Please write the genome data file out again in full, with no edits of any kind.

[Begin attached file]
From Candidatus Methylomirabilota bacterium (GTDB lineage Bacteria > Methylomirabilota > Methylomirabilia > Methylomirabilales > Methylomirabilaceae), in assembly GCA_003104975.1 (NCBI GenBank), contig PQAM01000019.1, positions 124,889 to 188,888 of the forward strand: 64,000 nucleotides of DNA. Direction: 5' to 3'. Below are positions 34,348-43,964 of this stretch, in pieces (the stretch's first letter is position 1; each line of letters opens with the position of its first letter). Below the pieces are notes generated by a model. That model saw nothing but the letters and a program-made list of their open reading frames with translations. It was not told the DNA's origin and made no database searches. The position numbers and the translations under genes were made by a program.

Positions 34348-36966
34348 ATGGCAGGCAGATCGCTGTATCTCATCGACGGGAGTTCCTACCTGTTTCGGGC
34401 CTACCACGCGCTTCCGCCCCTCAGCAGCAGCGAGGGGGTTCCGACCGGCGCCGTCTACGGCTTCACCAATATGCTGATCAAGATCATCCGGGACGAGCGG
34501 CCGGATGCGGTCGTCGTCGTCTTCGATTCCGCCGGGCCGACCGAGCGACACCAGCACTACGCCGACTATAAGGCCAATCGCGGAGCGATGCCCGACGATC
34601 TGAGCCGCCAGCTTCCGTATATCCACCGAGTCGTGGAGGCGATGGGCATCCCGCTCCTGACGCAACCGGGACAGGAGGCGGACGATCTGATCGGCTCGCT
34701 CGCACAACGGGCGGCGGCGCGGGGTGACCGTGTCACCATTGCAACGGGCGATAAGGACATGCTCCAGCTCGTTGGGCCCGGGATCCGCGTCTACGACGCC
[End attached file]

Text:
From Candidatus Methylomirabilota bacterium (GTDB lineage Bacteria > Methylomirabilota > Methylomirabilia > Methylomirabilales > Methylomirabilaceae), in assembly GCA_003104975.1 (NCBI GenBank), contig PQAM01000019.1, positions 124,889 to 188,888 of the forward strand: 64,000 nucleotides of DNA. Direction: 5' to 3'. Below are positions 34,348-43,964 of this stretch, in pieces (the stretch's first letter is position 1; each line of letters opens with the position of its first letter). Below the pieces are notes generated by a model. That model saw nothing but the letters and a program-made list of their open reading frames with translations. It was not told the DNA's origin and made no database searches. The position numbers and the translations under genes were made by a program.

Positions 34348-36966
34348 ATGGCAGGCAGATCGCTGTATCTCATCGACGGGAGTTCCTACCTGTTTCGGGC
34401 CTACCACGCGCTTCCGCCCCTCAGCAGCAGCGAGGGGGTTCCGACCGGCGCCGTCTACGGCTTCACCAATATGCTGATCAAGATCATCCGGGACGAGCGG
34501 CCGGATGCGGTCGTCGTCGTCTTCGATTCCGCCGGGCCGACCGAGCGACACCAGCACTACGCCGACTATAAGGCCAATCGCGGAGCGATGCCCGACGATC
34601 TGAGCCGCCAGCTTCCGTATATCCACCGAGTCGTGGAGGCGATGGGCATCCCGCTCCTGACGCAACCGGGACAGGAGGCGGACGATCTGATCGGCTCGCT
34701 CGCACAACGGGCGGCGGCGCGGGGTGACCGTGTCACCATTGCAACGGGCGATAAGGACATGCTCCAGCTCGTTGGGCCCGGGATCCGCGTCTACGACGCC